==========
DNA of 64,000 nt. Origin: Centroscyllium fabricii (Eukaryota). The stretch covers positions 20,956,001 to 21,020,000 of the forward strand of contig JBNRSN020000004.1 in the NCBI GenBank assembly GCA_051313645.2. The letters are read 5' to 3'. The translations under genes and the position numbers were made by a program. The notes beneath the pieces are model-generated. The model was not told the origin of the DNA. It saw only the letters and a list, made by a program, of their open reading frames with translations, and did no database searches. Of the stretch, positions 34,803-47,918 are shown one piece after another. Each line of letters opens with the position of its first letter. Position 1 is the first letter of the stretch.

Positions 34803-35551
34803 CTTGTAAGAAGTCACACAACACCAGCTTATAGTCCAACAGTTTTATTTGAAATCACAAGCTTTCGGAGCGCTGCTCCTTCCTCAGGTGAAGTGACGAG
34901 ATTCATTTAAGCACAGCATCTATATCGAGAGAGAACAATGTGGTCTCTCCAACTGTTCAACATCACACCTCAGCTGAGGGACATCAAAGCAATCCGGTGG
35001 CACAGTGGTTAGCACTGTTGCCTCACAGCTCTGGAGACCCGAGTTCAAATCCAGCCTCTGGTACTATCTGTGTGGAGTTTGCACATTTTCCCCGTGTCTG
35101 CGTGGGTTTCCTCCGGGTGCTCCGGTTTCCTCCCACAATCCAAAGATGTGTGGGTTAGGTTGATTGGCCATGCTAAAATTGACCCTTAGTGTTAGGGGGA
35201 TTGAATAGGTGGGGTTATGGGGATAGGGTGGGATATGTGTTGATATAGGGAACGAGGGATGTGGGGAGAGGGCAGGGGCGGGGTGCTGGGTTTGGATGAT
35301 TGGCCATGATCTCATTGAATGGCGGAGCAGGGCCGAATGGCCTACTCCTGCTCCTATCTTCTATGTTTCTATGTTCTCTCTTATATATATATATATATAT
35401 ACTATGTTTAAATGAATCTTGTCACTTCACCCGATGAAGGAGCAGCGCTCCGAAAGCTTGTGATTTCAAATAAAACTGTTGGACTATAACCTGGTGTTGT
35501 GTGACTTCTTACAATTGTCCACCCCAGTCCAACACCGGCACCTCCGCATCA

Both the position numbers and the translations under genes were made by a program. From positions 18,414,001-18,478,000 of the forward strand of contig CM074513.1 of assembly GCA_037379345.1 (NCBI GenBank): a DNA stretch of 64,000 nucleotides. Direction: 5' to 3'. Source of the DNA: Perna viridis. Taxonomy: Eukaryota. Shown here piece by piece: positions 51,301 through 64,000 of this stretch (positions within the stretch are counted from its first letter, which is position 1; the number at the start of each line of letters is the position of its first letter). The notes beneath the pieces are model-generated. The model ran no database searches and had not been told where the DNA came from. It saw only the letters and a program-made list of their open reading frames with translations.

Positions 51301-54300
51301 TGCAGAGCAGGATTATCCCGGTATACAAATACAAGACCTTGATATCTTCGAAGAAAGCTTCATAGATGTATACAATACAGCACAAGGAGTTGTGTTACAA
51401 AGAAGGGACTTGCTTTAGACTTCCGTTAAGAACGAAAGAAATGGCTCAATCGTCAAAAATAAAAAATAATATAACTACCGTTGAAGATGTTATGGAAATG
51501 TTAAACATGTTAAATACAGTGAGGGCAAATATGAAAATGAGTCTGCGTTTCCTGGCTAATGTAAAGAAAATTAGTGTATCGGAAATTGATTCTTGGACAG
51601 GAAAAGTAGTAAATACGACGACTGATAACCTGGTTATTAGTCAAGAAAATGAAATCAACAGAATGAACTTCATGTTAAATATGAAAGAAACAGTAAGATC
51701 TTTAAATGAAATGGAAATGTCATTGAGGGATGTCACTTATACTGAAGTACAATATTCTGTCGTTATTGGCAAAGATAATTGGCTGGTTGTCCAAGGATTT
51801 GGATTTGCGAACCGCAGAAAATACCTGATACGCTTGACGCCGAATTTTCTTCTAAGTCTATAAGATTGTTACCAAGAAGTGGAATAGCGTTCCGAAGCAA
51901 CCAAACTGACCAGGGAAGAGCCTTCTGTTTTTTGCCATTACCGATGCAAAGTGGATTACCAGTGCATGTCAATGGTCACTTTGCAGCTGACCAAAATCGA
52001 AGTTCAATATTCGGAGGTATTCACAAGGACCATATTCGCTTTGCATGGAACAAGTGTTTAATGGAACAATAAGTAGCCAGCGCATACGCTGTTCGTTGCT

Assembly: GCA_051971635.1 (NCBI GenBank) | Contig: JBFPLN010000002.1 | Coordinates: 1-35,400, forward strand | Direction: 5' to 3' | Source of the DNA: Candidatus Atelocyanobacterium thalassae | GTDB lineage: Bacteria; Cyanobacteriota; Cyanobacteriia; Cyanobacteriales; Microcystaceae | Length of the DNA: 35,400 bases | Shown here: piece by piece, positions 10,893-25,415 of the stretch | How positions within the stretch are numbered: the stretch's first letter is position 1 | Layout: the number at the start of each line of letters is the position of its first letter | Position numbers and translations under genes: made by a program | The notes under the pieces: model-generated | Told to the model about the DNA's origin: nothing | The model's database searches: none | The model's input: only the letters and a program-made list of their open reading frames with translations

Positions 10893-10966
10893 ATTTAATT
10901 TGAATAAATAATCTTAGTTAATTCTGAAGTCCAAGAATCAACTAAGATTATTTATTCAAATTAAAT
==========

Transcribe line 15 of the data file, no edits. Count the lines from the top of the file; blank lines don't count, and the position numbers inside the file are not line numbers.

51501 TTAAACATGTTAAATACAGTGAGGGCAAATATGAAAATGAGTCTGCGTTTCCTGGCTAATGTAAAGAAAATTAGTGTATCGGAAATTGATTCTTGGACAG